Chirality in real time
Distinguishing between left-handed and right-handed (chiral) molecules is crucial in chemistry and the life sciences, and is commonly achieved using a method called circular dichroism. However, during biochemical reactions, the chiral character of molecules may change. EPFL scientists have now developed a method that uses ultrashort, deep-ultraviolet pulses to accurately probe such changes in real-time in biomolecular systems.
In nature, certain molecules with the same chemical composition can exist in two mirrored configurations, much like human hands. This property is known as "chirality," and molecules with different chirality are called enantiomers. Enantiomers can exhibit entirely different chemical or biological properties, and separating them is a major issue in drug development and in medicine.
The method commonly used to detect enantiomers is circular dichroism (CD) spectroscopy. It exploits the fact that light polarized into a circular wave (like a whirlpool) is absorbed differently by left-handed and right-handed enantiomers. Steady-state CD spectroscopy is a major structural tool in (bio)chemical analysis.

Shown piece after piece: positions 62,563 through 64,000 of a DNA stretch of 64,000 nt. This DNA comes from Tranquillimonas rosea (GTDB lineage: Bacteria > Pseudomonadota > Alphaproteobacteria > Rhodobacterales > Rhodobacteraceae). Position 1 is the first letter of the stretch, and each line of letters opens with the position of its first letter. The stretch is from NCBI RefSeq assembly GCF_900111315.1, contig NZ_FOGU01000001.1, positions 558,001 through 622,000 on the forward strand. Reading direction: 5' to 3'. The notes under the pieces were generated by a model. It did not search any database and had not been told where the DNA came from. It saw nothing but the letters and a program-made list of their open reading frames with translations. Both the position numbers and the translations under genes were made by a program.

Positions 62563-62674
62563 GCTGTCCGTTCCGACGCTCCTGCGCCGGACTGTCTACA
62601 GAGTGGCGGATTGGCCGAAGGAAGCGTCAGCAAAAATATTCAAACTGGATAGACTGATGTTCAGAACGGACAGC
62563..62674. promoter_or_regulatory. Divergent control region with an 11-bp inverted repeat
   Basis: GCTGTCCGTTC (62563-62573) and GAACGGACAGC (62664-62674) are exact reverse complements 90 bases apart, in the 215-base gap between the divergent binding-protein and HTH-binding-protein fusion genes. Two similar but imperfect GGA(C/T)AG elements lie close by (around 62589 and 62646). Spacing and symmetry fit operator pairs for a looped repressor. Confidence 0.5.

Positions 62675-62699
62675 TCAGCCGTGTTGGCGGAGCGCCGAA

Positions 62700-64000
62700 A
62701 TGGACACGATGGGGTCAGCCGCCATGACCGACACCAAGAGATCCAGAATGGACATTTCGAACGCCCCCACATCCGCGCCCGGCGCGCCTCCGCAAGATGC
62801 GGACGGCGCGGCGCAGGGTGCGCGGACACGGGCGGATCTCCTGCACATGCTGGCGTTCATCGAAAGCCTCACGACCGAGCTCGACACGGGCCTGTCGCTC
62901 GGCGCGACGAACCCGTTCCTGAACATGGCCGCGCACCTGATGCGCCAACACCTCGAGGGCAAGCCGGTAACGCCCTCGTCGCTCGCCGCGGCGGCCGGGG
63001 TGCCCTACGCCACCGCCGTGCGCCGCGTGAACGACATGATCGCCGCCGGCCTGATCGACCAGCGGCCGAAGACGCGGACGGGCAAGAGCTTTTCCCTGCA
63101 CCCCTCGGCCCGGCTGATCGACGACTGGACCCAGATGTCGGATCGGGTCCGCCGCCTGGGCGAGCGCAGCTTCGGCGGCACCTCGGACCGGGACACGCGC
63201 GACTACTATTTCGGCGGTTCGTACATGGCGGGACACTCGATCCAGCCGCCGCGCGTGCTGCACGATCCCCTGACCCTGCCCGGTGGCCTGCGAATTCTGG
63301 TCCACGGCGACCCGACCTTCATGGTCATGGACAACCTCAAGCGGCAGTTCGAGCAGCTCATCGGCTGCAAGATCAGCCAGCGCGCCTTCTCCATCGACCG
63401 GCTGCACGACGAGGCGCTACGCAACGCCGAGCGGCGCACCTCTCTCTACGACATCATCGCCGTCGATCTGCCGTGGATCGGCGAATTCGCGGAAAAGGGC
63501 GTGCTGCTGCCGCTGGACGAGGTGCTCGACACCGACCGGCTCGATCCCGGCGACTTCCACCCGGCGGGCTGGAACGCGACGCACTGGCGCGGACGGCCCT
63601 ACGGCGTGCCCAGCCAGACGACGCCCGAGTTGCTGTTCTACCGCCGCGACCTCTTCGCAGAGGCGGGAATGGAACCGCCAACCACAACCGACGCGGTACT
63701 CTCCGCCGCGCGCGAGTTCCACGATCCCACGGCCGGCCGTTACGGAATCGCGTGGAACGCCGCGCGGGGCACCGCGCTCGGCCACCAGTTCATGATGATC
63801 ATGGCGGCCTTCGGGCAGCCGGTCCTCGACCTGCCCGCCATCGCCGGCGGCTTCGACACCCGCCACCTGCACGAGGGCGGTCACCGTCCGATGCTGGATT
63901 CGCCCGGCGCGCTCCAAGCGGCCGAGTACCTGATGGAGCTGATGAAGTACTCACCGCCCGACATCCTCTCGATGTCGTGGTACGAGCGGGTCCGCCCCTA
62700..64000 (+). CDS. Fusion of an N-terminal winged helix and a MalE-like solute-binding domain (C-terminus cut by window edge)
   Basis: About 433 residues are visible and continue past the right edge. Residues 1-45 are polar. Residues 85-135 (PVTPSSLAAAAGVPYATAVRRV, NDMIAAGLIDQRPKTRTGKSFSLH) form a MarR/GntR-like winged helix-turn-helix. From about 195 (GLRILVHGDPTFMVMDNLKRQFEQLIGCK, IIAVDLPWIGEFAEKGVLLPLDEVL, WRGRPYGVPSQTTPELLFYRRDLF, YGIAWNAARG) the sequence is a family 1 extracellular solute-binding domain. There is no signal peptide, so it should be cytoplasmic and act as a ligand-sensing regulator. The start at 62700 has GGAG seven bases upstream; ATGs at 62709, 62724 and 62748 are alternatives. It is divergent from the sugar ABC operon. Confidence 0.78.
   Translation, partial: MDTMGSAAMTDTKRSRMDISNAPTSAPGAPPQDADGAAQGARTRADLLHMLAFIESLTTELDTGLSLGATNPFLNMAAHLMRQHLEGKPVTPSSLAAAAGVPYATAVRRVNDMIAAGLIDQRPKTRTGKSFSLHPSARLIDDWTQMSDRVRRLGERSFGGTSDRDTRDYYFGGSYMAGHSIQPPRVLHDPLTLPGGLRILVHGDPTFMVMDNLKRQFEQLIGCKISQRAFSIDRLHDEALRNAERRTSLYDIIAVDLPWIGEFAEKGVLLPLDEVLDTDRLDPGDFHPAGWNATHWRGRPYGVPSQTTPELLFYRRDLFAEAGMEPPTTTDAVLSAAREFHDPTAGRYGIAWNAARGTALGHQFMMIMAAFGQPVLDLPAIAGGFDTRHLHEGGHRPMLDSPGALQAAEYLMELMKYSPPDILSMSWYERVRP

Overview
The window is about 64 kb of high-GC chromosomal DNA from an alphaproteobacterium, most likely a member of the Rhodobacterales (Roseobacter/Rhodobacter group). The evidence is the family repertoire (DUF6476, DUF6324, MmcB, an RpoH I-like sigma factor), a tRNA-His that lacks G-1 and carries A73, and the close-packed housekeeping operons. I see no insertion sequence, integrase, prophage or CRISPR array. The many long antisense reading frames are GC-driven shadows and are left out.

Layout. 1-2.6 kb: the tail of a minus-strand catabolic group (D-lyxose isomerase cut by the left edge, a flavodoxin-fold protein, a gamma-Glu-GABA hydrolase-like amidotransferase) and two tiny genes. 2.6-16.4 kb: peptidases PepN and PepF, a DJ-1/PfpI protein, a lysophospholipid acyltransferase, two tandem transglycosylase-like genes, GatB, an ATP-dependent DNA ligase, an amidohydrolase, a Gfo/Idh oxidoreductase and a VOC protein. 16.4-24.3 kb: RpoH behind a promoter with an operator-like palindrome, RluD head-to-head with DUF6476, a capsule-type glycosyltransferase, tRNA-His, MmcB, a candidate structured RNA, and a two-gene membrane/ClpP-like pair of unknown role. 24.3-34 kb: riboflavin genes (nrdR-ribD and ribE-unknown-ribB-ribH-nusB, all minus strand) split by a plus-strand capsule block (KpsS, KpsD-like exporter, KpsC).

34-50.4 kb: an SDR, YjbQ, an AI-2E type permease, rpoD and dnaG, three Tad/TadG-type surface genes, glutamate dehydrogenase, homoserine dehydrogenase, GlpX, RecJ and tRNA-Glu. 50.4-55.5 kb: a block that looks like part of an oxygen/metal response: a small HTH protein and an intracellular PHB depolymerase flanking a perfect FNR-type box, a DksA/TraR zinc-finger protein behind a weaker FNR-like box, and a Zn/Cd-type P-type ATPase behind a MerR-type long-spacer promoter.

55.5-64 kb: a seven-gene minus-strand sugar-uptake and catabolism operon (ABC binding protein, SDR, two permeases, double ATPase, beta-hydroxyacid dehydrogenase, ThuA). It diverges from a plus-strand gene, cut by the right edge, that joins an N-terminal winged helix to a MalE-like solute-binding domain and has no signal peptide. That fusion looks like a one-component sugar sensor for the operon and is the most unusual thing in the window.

While functioning, biomolecules undergo structural changes that affect their chiral properties. Probing these in real-time (i.e. between one picosecond and one nanosecond) provides a view of their biological function, but this has been challenging in the deep-UV spectrum (wavelengths below 300 nm) where most biologically relevant molecules such as amino acids, DNA and peptide helices absorb light.
The limitations are due to the lack of adequate sources of pulsed light and of sensitive detection schemes. But now, the group of Majed Chergui at the Lausanne Centre for Ultrafast Science (EPFL) has developed a setup to visualize the chiral response of (bio)molecules by CD spectroscopy with a resolution of 0.5 picoseconds.
The setup uses a photoelastic modulator, which is an optical device that can control the polarization of light. In this system, the modulator permits shot-to-shot polarization switching of a 20 kHz femtosecond pulse train in the deep-UV range (250-370 nm). It is then possible to record changes in the chirality of molecules at variable time-delays after they are excited with a short laser pulse.
"Amino acid residues and DNA bases absorb light below 300 nm," says Malte Oppermann, the paper's first author. "This set-up is the first to cover this region, and we successfully tested it on a model molecular system. Our next aim is to move on to larger biosystems, like DNA oligomers."